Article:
The Mask of Zorro

The Mask of Zorro. Tristar/Amblin 1998.

Before watching the movie:

Although this film reintroduced audiences to Zorro in the 90s, I know it’s not exactly an origin story, but in fact a legacy torch-passing. I’m not familiar enough with the story of Zorro to know why they couldn’t make the original Zorro the man they wanted him to be, but maybe it’s just more about the story they wanted to tell.

I’m not sure, but I think this is the movie that made Antonio Banderas a star, though a quick Wikipedia lookup says no. It does seem to be his break into very mainstream films, though.

After watching the movie:

The legendary Zorro, Don Diego de la Vega, is getting too old for heroing. Fortunately, the oppressive Spanish government is leaving the region. But his sworn enemy, Don Rafael, has finally learned his secret identity. Rafael arrives to arrest Diego, in the fight Diego’s wife is killed, and Rafael takes Diego’s baby daughter Elena to raise as his own. Twenty years later, barely infamous horse thief Alejandro Murrieta watches his brother get killed by US Captain Love, and Diego escapes prison. The two men meet, and Diego can see that Alejandro is in no state to take the revenge he wants, so he trains him in the ways of Zorro. Don Rafael has returned to California, working with Captain Love in a dastardly plan to return to power, and in the process of finding out that plan, Alejandro finds himself attracted to Don Rafael’s daughter Elena, but starts to feel held back by Don Diego’s training.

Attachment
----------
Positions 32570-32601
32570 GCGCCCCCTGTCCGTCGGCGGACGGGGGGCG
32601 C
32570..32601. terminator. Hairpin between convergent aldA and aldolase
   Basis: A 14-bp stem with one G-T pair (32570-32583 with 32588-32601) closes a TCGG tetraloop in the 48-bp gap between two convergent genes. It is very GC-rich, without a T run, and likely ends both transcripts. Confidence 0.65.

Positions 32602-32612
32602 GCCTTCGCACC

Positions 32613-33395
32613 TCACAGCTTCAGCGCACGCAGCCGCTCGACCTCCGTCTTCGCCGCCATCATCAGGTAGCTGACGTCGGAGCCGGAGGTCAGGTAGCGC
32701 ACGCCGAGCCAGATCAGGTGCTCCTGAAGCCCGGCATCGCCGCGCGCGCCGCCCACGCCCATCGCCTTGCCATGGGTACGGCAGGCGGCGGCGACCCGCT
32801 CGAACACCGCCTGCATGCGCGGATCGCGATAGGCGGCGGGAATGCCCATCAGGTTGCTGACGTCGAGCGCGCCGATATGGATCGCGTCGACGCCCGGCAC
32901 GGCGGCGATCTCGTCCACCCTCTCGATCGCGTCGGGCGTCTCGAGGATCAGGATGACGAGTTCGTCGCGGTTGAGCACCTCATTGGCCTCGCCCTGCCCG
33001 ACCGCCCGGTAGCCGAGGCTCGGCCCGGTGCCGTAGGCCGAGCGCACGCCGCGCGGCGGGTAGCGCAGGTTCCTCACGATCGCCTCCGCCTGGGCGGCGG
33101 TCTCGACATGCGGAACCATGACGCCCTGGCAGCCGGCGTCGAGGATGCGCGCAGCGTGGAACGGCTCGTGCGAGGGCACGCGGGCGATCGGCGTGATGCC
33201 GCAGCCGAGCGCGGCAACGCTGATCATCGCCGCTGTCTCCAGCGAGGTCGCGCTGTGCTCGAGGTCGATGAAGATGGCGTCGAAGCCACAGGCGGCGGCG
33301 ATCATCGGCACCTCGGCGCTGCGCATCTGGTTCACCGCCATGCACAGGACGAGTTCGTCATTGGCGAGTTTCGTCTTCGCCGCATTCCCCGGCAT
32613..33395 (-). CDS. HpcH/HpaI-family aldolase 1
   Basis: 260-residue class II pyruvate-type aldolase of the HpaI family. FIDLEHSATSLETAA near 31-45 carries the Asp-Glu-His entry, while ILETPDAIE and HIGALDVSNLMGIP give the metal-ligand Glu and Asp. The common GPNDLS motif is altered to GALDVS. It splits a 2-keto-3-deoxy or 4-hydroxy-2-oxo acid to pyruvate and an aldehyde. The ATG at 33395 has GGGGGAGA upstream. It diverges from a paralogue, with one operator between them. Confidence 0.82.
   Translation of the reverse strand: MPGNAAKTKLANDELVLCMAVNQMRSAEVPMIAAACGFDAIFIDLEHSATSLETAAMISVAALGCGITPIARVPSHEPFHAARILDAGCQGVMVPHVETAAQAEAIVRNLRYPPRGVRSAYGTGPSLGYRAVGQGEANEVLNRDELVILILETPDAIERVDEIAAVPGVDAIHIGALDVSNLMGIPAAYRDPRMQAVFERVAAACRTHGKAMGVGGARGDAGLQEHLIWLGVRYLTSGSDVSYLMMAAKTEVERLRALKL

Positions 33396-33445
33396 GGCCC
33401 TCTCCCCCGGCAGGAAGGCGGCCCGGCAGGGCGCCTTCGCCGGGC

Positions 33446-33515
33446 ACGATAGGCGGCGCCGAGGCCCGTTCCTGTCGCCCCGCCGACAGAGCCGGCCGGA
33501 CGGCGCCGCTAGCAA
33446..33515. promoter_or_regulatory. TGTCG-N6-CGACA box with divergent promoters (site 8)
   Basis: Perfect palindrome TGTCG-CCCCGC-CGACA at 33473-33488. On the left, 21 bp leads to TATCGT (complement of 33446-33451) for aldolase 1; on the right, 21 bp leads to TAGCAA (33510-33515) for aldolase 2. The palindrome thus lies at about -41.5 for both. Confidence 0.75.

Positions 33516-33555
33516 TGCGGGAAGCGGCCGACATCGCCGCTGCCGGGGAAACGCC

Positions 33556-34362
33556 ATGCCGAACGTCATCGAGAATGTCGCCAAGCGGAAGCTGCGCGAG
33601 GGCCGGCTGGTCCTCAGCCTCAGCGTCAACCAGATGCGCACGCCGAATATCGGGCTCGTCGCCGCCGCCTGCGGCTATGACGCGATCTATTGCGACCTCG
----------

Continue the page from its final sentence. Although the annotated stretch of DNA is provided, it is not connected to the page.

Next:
I suppose I can guess at the reasoning for making a torch-passing film. They wanted to work a generation or two later in history, they didn’t want to try to explain how a Spanish gentleman could be the brash youngster they wanted to lead, and/or they wanted to tell a mentor/mentee story, and who better to train Zorro than Zorro? Also, much like, say, the Star Trek reboot, creating a new character called “Zorro” that they can do whatever they like with is more appealing to producers than sticking to all of the previous interpretations.

I don’t have very much to say about this movie. The story is a fairly familiar adventure tale of retribution and redemption, with a focus on the action. It’s so familiar that I didn’t get terribly involved with the characters, but not so familiar I got bored. It’s a very pretty movie to look at, though there’s some kind of wide-angle lens optics that kept distracting me on all the rack-focused shots so that the geometry of the foreground and background warps as the focus shifts.

This is an excellent high-budget popcorn film, with some good chuckles and interesting, if not terribly exciting fight sequences. Not a masterpiece, but it has a high rewatchability value.

Watch this movie: for some fun action and pretty, but not artsy visuals.

Don’t watch this movie: with too much understanding of the Zorro legend.

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